What do you think of the project you worked on?

LSL : This is an ambitious project with a noble cause. Romain and Ludivine trusted us completely, which gave us a great deal of creativity in the design. It was a great experience.

MK As far as the project is concerned, I find it very interesting and I hope it will evolve to advance genetic research for rare diseases in particular. I would like to see a good use of it because it has potential.

FH The project we've been working on is a very ambitious project. What's great is that we are developing it from scratch. It's very complete, we use everything we learnt during the course as well as new technologies. And then it was rewarding to work with a real 'client', with a very concrete objective. For example, hosting. You had to examine the different technologies and their cost before choosing, in consultation with the team. This allows you to take the initiative.

Interview by Sabine Serck


Visit here the mission statement of the three MIC trainees for the F101G: trainees improve access to genomic data

The 101 Genomes Foundation (F101G) is a non-profit patient organisation based in Brussels whose objective is to advance genomic research by creating a unique genomic database hosted in the cloud to be accessible to multiple research teams. This database will contain whole genome sequence and phenotypic cross-referenced data from rare disease patients, relatives and volunteers willing to contribute to the research. In order to facilitate access to the required genomes, three students have been recruited from the MIC Prototyping Internship Programme to assist in the development of an online application site.

The human genome, the genetic material that makes up human DNA, is 99.99% the same in every person. F101G's research focuses on that 0.01% that differentiates each of us, but which may also be the cause of rare diseases or hold the key to curing them. To get the statistical depth needed to conduct research, a large collection of genomes is required. This is why F101G needs to gather as many volunteers as possible who are willing to contribute to the research in order to collect the necessary genomic data. According to a survey conducted by the King Baudouin Foundation, about 60% of the Belgian population is willing to grant access to their genome to support research.

Application site

In order to give concrete expression to this desire to provide access to genomic data, F101G is currently working on a tool to facilitate the contribution of volunteers to genomic research. It is precisely the interface of this tool that has been developed by the students of Citizens can actively support research by registering on the site. The pooling and accessibility of collected data allows several research teams to work on data outside of a silo. F101G's goal is to build a cloud-based research infrastructure to bring the full benefits of open data to research while supporting the growth of biotechnology. If you would like to be among the first to join the platform, we invite you to sign up for the newsletter at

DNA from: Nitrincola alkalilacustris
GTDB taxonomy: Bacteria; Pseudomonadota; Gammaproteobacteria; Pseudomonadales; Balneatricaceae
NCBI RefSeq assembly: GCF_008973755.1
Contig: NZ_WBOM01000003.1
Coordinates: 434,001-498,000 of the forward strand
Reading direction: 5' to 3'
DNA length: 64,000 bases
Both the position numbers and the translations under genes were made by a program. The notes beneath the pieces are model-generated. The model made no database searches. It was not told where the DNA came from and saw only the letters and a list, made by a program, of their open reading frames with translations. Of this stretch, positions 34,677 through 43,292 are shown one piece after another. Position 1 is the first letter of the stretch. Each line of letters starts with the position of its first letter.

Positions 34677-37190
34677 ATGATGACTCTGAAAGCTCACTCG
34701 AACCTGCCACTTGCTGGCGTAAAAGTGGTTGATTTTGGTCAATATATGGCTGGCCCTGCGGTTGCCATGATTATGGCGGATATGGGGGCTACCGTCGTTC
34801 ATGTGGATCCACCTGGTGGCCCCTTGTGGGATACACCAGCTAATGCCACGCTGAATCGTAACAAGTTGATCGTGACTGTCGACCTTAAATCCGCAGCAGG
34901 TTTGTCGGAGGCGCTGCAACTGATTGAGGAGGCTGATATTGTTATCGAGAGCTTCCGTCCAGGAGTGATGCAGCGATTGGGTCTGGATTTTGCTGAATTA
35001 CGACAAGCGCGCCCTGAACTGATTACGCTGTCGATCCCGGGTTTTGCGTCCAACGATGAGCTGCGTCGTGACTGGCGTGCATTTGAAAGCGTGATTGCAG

Three students participating in the prototyping course organised by collaborated with F101G in order to accelerate the development of the interface and to improve certain technical aspects related to the computer part of the project. "The trainees all had different but complementary profiles," says Romain Alderweireldt, founder of F101G. "During their internship, they worked on the future public platform hosted on Azure and powered by Microsoft technologies, which should enable volunteers to actively contribute to genomic research. From Tuesday to Thursday, the interns worked on the development of the website and then investigated technical issues and questions. On Mondays and Fridays, they were coached by a team of various IT experts. Each of them had the task of challenging their choices, examining their code and giving them tips or ideas to advance their work. This organisation provided not only a support structure for the students, but also peace of mind for F101G, who knew that the development of their project was being closely supervised while retaining the final say in decision making.

Contextualising expertise

While working on this project, the trainees not only learned a lot about their job as developers (the reality of project management, deadlines, technical challenges, etc.), but they also had the opportunity to gain knowledge from various experts associated with the F101G project. This allowed them to put their expertise into practice in a concrete context and - hopefully - to stand out in the scientific and medical world.

It was also a really rewarding human experience, as they got to work with people who want to make things better, on a project that could soon improve the lives of many patients and their families. "Over the next few months, we will be testing improvements to the user interface. Trainees continue to accompany us on this project. We definitely want to continue our collaboration with for future projects, because of the quality of the services, but also because the result of our first experience was more than satisfactory," concludes Romain.